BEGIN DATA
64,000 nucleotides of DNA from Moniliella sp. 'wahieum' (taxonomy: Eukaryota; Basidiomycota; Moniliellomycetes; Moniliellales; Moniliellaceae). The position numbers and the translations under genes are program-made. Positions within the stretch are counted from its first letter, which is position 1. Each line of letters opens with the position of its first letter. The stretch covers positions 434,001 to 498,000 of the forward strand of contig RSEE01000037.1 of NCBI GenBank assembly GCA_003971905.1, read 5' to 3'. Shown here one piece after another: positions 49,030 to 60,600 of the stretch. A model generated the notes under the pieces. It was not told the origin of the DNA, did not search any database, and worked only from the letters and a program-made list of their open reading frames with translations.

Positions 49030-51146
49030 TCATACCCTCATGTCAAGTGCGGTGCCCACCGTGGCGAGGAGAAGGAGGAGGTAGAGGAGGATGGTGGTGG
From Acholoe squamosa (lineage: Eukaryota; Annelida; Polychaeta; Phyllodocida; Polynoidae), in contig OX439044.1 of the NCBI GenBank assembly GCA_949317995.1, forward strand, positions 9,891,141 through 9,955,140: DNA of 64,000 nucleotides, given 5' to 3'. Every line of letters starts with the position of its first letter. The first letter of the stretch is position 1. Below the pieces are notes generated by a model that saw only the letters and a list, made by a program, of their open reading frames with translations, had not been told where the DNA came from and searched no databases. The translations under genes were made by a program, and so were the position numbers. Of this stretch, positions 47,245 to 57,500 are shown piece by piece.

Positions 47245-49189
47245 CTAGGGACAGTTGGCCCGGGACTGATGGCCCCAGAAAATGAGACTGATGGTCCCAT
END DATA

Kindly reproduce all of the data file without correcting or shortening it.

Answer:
64,000 nucleotides of DNA from Moniliella sp. 'wahieum' (taxonomy: Eukaryota; Basidiomycota; Moniliellomycetes; Moniliellales; Moniliellaceae). The position numbers and the translations under genes are program-made. Positions within the stretch are counted from its first letter, which is position 1. Each line of letters opens with the position of its first letter. The stretch covers positions 434,001 to 498,000 of the forward strand of contig RSEE01000037.1 of NCBI GenBank assembly GCA_003971905.1, read 5' to 3'. Shown here one piece after another: positions 49,030 to 60,600 of the stretch. A model generated the notes under the pieces. It was not told the origin of the DNA, did not search any database, and worked only from the letters and a program-made list of their open reading frames with translations.

Positions 49030-51146
49030 TCATACCCTCATGTCAAGTGCGGTGCCCACCGTGGCGAGGAGAAGGAGGAGGTAGAGGAGGATGGTGGTGG
From Acholoe squamosa (lineage: Eukaryota; Annelida; Polychaeta; Phyllodocida; Polynoidae), in contig OX439044.1 of the NCBI GenBank assembly GCA_949317995.1, forward strand, positions 9,891,141 through 9,955,140: DNA of 64,000 nucleotides, given 5' to 3'. Every line of letters starts with the position of its first letter. The first letter of the stretch is position 1. Below the pieces are notes generated by a model that saw only the letters and a list, made by a program, of their open reading frames with translations, had not been told where the DNA came from and searched no databases. The translations under genes were made by a program, and so were the position numbers. Of this stretch, positions 47,245 to 57,500 are shown piece by piece.

Positions 47245-49189
47245 CTAGGGACAGTTGGCCCGGGACTGATGGCCCCAGAAAATGAGACTGATGGTCCCAT